Coffee shops don’t let you taste an entire coffee unless you pay for it. Can you consult multiple lawyers for legal advice and then pay only one? Do architects hand over their designs and blueprints unless you hire them? Then why is it that designers and agencies are often required to showcase free speculative work (‘spec work’) as part of the creative bidding process in new business pitches? Even worse, why do they continue to do it? Isn’t it understood that a designer’s time (or any creative’s, for that matter) is worth being compensated for? If you’ve heard this as truth, don’t believe it. After all, this is not a new question.
 
Fortunately, there is an agency willing to tackle this issue, and they have brilliantly answered this ongoing dilemma. Based in Toronto, Canada, ad agency Zulu Alpha Kilo Inc. has created a hilarious yet poignant video illustrating just how ludicrous ‘spec work’ is. Watch it to see the reactions of real men and women (not actors) being asked to conduct or give their business in such a silly way.
 
I love it, and it’s why I will never do it.
The Absurdity of ‘Spec Work’
 
You might have heard the saying, “Why buy the cow when you can get the milk for free?” It’s a sentiment that holds true in many aspects of life, reminding us that certain things come at a cost, and expecting something for free often results in disappointment. This saying applies to the world of design and creative agencies just as much as any other field.
 
Consider this: coffee shops don’t offer you a full cup of coffee to taste unless you pay for it. You don’t seek advice from multiple lawyers and then only pay one. Architects don’t hand over their meticulously crafted designs and blueprints unless you’ve officially hired them. So, why is it that the design and creative industry often finds itself in a situation where ‘spec work’ is expected as part of the bidding process for new business pitches?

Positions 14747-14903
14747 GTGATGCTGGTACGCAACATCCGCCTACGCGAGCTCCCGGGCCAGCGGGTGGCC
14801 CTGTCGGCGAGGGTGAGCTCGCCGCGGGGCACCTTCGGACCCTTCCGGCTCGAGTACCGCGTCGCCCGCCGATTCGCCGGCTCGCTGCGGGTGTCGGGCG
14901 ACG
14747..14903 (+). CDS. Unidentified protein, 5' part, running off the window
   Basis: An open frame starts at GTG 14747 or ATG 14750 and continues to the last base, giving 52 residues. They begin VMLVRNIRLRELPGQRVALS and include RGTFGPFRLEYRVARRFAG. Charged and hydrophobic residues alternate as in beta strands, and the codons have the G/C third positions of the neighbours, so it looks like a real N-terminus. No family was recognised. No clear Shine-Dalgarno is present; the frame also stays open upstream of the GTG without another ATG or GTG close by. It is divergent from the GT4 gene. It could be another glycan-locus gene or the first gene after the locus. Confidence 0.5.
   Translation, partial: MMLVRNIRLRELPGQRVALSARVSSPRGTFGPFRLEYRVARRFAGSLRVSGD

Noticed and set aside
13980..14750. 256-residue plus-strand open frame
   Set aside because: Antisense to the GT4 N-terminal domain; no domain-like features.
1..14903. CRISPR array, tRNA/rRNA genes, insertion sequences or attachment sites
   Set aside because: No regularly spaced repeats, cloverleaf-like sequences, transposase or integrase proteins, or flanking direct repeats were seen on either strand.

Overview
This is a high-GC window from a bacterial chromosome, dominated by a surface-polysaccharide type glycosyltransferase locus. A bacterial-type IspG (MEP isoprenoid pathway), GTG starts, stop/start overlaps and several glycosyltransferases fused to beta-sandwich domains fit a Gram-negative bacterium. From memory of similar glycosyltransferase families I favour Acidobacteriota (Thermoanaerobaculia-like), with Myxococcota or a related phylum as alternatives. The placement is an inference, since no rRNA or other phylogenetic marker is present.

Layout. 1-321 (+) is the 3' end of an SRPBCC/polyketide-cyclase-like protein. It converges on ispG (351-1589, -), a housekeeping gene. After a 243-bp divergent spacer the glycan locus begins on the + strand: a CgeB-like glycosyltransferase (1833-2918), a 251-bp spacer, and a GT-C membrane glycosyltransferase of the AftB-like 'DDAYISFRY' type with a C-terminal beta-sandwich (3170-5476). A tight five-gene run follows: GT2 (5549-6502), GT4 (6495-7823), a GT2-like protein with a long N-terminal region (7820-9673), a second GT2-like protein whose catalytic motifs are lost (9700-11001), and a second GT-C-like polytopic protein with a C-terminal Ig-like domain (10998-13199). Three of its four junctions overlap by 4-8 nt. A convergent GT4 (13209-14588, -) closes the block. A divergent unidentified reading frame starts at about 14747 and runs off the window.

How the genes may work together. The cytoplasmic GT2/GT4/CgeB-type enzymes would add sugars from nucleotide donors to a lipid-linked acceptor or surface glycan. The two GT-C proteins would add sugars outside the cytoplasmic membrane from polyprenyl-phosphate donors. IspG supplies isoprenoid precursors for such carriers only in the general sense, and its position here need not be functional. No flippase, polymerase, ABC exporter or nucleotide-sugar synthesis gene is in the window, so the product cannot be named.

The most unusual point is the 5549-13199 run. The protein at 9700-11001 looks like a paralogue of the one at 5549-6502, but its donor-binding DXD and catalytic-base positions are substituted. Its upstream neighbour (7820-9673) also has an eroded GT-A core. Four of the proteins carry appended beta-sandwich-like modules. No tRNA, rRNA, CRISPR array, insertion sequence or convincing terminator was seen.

The Quandary of ‘Spec Work’
 
‘Spec work,’ short for speculative work, is a practice where designers or agencies are asked to create and present work for a potential project or client without any guarantee of compensation. In other words, they invest their time, creativity, and resources with no promise of payment. It’s a practice that, for many professionals, raises significant concerns.
 
Why is ‘spec work’ such a contentious issue in the creative industry? Here are a few reasons:
 
   The Value of Creativity: Creative professionals, whether designers, writers, or artists, invest a great deal of time, energy, and skill into their work. Asking them to provide it for free undermines the value of their creativity.
 
    Diminishing Quality: When professionals are not compensated for their work, it can lead to rushed or lower-quality results. After all, it’s challenging to invest fully in a project when there’s no guarantee of payment.
 
    Unsustainable Practice: The ‘spec work’ model is unsustainable for the long-term health of the creative industry. It can discourage emerging talents from pursuing creative careers when they see their work consistently devalued.
 
A Hilarious Wake-Up Call
 
Amidst the ongoing debate around ‘spec work,’ there is one agency that has taken a unique and humorous approach to address the issue. Zulu Alpha Kilo Inc., an advertising agency based in Toronto, Canada, has created a video that brilliantly illustrates the absurdity of ‘spec work.’ (As you just hopefully watched).
 
In this video, real people (not actors) are asked to provide their services or goods for free as part of a business deal. Their reactions range from disbelief to outright refusal, with some questioning the absurdity of the request. The video serves as a lighthearted but powerful reminder that in many other industries, such practices are unthinkable.
 
Why I Stand Against ‘Spec Work’
 
I wholeheartedly support the message conveyed in Zulu Alpha Kilo’s video. As a creative professional, I understand the value of time and expertise. Expecting designers and agencies to provide ‘spec work’ without compensation is both unfair and unsustainable. It not only devalues our craft but also sets a detrimental precedent for the industry.
 
Creativity should be celebrated, respected, and compensated fairly. It’s how we continue to push boundaries, inspire innovation, and drive progress. When we invest in our work, we provide clients with the best of our abilities, resulting in high-quality outcomes that benefit everyone involved.